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Publication numberUS7738033 B2
Publication typeGrant
Application numberUS 11/017,891
Publication dateJun 15, 2010
Filing dateDec 21, 2004
Priority dateDec 23, 2003
Fee statusPaid
Also published asDE10360761A1, DE502004003454D1, EP1548673A1, EP1548673B1, US20050168625
Publication number017891, 11017891, US 7738033 B2, US 7738033B2, US-B2-7738033, US7738033 B2, US7738033B2
InventorsMichael Fischell, Martin Timm
Original AssigneeAirbus Deutschland Gmbh
Export CitationBiBTeX, EndNote, RefMan
External Links: USPTO, USPTO Assignment, Espacenet
Illumination device for a monitoring camera
US 7738033 B2
Abstract
An illumination device is described for a monitoring camera with a plurality of light devices, each having a light device axis. The light device axes of the invention, intersect an optical axis of the monitoring camera.
The illumination device can have light devices that emit light in the visible range and/or in the near-infrared range.
Images(5)
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Claims(13)
1. An illumination device for a monitoring camera, the monitoring camera having an optical axis, the illumination device comprising:
a plurality of light devices being arranged in a light device plane perpendicular to the optical axis of the monitoring camera with an x-axis and a y-axis extending perpendicular to the optical axis, each of the plurality of light devices having a light device axis;
wherein the light device axes of each of the plurality of light devices arranged in the light device plane is oriented such that the light device axis has an angle of orientation, the angle of orientation being uniquely defined by two angular components including a first angle defined from the direction of the optical axis to the direction of the light device axis and a second angle measured from the direction of the x-axis to the direction of the light device axis, and,
wherein each of the plurality of light devices are aligned and spaced, such that the angle of orientation of the light device axes of each of the plurality of light devices is uniquely defined by the first angle of 30° to 60° and the second angle in a range between 0° and 360°, the angle of orientation of any one of the plurality of light devices is different than the angle of orientation for each of the other of the plurality of light devices, none of the plurality of light devices has the second angle selected to be the same as the second angle of any of the other of the plurality of light devices, and each of the plurality of light devices has a respective nearest neighbor, wherein the second angle of each of the plurality of light devices is selected to be progressively larger than the respective clockwise nearest neighbor, starting from a first of the plurality of light devices having the second angle selected to be zero degrees to the last of the plurality of light devices having the second angle selected to be less than 360° .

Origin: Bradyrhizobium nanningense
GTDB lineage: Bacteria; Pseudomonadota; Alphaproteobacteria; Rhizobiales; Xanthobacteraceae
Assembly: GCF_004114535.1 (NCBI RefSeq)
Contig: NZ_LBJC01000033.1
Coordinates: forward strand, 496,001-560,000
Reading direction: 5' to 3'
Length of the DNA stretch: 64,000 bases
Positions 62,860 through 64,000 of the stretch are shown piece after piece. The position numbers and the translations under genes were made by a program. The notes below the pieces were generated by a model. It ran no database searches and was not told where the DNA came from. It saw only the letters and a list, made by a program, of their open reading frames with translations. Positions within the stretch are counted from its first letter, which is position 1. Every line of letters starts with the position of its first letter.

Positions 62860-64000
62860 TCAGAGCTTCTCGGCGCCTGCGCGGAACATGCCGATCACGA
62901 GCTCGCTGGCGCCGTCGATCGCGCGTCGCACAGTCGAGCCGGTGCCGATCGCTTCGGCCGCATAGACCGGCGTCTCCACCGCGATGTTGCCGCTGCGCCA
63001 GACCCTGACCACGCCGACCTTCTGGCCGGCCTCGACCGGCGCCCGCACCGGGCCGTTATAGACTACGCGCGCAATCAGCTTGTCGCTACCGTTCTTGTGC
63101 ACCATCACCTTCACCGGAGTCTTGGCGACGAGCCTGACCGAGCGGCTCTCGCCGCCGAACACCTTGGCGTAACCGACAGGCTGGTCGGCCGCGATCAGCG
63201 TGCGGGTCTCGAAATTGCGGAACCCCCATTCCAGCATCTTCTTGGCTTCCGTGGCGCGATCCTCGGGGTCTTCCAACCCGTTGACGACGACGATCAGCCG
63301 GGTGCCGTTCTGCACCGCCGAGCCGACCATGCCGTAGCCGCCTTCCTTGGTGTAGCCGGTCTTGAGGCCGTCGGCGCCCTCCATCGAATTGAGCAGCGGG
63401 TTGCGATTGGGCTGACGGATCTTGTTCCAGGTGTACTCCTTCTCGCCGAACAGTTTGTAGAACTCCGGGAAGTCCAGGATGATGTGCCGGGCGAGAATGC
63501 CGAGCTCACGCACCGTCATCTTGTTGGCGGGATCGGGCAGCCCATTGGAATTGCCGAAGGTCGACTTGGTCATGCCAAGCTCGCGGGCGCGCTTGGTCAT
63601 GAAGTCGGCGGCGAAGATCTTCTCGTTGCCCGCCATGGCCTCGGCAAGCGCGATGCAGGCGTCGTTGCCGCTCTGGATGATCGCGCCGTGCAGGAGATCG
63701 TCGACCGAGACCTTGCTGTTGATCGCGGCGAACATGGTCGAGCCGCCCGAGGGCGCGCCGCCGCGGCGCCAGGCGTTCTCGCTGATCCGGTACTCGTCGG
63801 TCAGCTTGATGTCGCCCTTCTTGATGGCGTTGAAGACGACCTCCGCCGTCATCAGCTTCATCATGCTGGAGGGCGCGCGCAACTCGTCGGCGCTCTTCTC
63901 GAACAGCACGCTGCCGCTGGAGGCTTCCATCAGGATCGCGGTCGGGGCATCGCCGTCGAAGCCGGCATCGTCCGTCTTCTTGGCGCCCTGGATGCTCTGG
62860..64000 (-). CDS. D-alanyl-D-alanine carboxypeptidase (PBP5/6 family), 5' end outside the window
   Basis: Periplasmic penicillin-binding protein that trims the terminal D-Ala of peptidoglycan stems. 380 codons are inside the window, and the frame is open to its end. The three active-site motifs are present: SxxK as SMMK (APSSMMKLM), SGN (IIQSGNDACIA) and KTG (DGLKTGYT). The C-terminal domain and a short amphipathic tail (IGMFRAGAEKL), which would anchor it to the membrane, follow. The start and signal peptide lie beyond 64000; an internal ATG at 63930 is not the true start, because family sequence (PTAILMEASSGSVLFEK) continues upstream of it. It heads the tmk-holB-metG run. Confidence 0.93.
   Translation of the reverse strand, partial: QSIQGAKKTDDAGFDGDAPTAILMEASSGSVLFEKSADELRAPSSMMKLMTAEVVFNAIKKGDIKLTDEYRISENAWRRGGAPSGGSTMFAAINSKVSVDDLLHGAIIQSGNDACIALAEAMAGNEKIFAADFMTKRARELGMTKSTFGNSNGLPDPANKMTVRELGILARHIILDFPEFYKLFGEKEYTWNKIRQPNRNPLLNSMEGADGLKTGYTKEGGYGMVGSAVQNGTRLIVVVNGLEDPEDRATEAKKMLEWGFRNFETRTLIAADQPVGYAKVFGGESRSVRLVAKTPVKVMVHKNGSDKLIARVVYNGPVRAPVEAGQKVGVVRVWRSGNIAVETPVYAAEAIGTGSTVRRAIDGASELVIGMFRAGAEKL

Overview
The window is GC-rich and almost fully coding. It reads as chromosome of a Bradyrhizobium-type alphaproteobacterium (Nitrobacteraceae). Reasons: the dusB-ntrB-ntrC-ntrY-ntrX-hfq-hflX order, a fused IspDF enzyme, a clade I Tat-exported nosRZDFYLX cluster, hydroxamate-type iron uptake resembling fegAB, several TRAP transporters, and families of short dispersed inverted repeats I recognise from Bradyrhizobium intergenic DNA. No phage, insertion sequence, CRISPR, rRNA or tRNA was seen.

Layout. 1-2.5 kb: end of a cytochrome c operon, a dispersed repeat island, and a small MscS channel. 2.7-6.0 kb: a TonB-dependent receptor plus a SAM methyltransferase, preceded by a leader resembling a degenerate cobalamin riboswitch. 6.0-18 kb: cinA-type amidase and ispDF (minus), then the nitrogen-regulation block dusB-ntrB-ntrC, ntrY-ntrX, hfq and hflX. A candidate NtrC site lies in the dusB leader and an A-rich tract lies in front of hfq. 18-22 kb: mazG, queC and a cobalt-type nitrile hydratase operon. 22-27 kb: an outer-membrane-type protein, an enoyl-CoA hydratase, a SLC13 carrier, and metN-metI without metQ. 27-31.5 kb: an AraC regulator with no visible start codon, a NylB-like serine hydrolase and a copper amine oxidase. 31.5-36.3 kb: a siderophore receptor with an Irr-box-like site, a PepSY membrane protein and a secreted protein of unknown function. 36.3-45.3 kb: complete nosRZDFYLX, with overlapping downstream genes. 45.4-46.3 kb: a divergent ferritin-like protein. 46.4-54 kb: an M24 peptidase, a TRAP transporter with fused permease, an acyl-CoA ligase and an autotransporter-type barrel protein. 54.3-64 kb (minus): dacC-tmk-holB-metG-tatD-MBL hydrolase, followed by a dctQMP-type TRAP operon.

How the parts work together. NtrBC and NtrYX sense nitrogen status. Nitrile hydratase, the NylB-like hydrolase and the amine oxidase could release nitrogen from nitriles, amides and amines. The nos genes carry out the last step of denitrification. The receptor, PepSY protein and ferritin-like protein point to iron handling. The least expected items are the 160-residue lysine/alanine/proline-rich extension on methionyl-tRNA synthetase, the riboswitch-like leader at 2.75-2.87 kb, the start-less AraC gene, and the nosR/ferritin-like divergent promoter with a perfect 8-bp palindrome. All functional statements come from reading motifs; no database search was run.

2. The illumination device of claim 1, wherein the plurality of light devices are disposed along at least one line at a spacing to the optical axis.
3. The illumination device of claim 2, wherein the at least one line is a circular line around the optical axis; and wherein adjacent light devices of the plurality of light devices have the same spacing relative to each other.
4. The illumination device of claim 3, wherein the second angle defining the angle of orientation of the light device axis of a first one of the plurality of light devices is selected to be different than the second angle defining the angle of orientation of the light device axis of a second one of the plurality of light devices.
5. The illumination device of claim 1, wherein a one-piece illumination surface, containing the plurality of light devices is provided.
6. The illumination device of claim 5, wherein the illumination surface encloses the optical axis and has a circular or elliptical shape.
7. The illumination device of claim 1, wherein each of the plurality of light devices emit radiation invisible to the human eye.
8. The illumination device of claim 7, wherein the radiation is in the near-infrared range.
9. The illumination device of claim 1, wherein each of the plurality of light devices emit radiation visible to the human eye.